1. Welcome Hearth.com Guests and Visitors - Please enjoy our forums!
    Hearth.com GOLD Sponsors who help bring the site content to you:
    Hearthstone Soapstone and Cast-Iron stoves( Wood, Gas or Pellet Stoves and Inserts)
    Caluwe - Passion for Fire and Water ( Pellet and Wood Hydronic and Space Heating)

CFM Vermont Castings Dutchwest Everburn Non-Cat Owners Discussion and Review Thread!

Post in 'The Hearth Room - Wood Stoves and Fireplaces' started by tradergordo, Nov 3, 2006.

  1. BJ64

    BJ64 Minister of Fire

    Joined:
    Jul 24, 2008
    Messages:
    608
    Loc:
    NE Oklahoma
    About the 'tater chips.

    BIL stated they were from the refractory. I am wondering if the chips could be some mineral from the ash that was vaporized then condensed back there to flake off in chips.

    We opened up a large water tube type boiler at work for refractory repair. I pointed out some chip like materiel scattered about downwind of the burn chamber that had peeled from the refractory. The explanation was that in our location, the natural gas has some small amount of mineral in it. Since the unit had run 24/7 burning about 700 CFM for two years, the mineral had collected and flaked off over time. I asked why it stuck to the refractory and not the iron piping and the answer was electrical charge. At those temps the mineral has the same electrical charge as the piping does, causing the mineral to pick other areas to stick to while it is repelled from the piping.

    We know that wood ash is various mineral. Do you think the chips you observed could be something similar to what I observed in the boiler?

    On a side note. The chips were not the reason the refractory was being repaired.

    Helpful Sponsor Ads!





  2. RedRanger

    RedRanger New Member

    Joined:
    Nov 19, 2007
    Messages:
    1,428
    Loc:
    British Columbia
    This thread should be turned to ashes, just like VC`s warranty`s.. Talk about beating a dead horse to death/ :-/
  3. BurningIsLove

    BurningIsLove New Member

    Joined:
    Jan 4, 2006
    Messages:
    353
    Loc:
    Billerica, MA
    Its certainly possible.... a few pages back in this thread I had suggested the same possibility, that it was collected soot/material that was too large to be sucked through the refractory, collected, and then became large enough to flake & fall off (yes, this thread is a monster, but its a nice reference to only have to look in one thread vs. piecing together dozens of them)

    It would be interesting to find a 24x7 owner of this stove (or similar design) willing to take their stove apart and examine this firsthand.
  4. Diabel

    Diabel Minister of Fire

    Joined:
    Jan 11, 2008
    Messages:
    859
    Loc:
    Ottawa, ON
    She's way too hot right now :lol:
  5. BJ64

    BJ64 Minister of Fire

    Joined:
    Jul 24, 2008
    Messages:
    608
    Loc:
    NE Oklahoma
    I agree. There is a lot of info good for down draft stove owners in this one thread.
  6. tradergordo

    tradergordo Minister of Fire

    Joined:
    May 31, 2006
    Messages:
    806
    Loc:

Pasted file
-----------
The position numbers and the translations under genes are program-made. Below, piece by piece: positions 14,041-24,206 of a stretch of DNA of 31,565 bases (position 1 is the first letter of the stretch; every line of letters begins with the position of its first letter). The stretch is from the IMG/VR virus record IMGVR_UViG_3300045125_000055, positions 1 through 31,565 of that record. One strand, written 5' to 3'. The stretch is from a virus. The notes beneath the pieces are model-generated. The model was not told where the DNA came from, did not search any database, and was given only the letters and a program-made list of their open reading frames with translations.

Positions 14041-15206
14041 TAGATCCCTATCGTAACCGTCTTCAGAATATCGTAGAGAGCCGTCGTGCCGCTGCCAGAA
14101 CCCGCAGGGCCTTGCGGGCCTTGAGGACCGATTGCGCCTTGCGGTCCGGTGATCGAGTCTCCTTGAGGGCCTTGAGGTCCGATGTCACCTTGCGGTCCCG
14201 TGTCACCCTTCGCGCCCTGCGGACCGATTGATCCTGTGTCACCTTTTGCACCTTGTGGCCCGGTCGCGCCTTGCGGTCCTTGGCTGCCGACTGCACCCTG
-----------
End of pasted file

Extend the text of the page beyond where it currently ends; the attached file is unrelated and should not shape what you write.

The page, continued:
Phoenixville, PA
    I don't know, it was just reported here that a VC engineer acknowledged the phenomenon and called it "scaling" (although maybe that doesn't actually clarify anything). But wouldn't you see something similar in ANY other stove? These chips are like cement. Sure seems like refractory material to me, but who knows...

    My dealer got back to me, he said "My understanding is that the original warranty is not being honored by the manufacturer on units purchased prior to Jan 1, 2008. If you have a warranty claim on the refractory components you mentioned, we will offer replacement parts to you at reduced cost. We would ask that you return the defective parts for inspection. There have been very few problems with that stove that I am aware of."
  7. BurningIsLove

    BurningIsLove New Member

    Joined:
    Jan 4, 2006
    Messages:
    353
    Loc:
    Billerica, MA
    Are they requiring you to send in the parts FIRST for examination, then determining if there is

    A) a defect for which they'd help ya out on cost of replacing
    OR
    B) claiming that you overfired and now you're stuck with materials that probably would have been broken from removal, shipping, or inspection

    Or are they willing to take your claim at face value, ship you new refractories for which they share part of the cost, and asking that you send in the old refractories?

    Devil in the details! My dealer said I had to submit detailed photographs first to be considered, but that's as far as we ever got in the process before they went dark on me.
  8. tradergordo

    tradergordo Minister of Fire

    Joined:
    May 31, 2006
    Messages:
    806
    Loc:
    Phoenixville, PA
    I'm not sure how it works - but I think the dealers make a profit on replacement parts, so I assume what he meant is that perhaps they would sell the parts to me at their cost instead of the usual marked up price. But really I don't know. I also assume they want to see the broken part for the benefit of helping their other customers (so they know what to look for) and possiby to report the problem to Vermont Castings which I think is the normal procedure.
  9. CTBurner

    CTBurner Member

    Joined:
    Aug 4, 2008
    Messages:
    186
    Loc:
    SE CT
    SE CT
    Total Posts: 26
    Joined 2008-08-03 First I want to thank evertone here, I love this forum.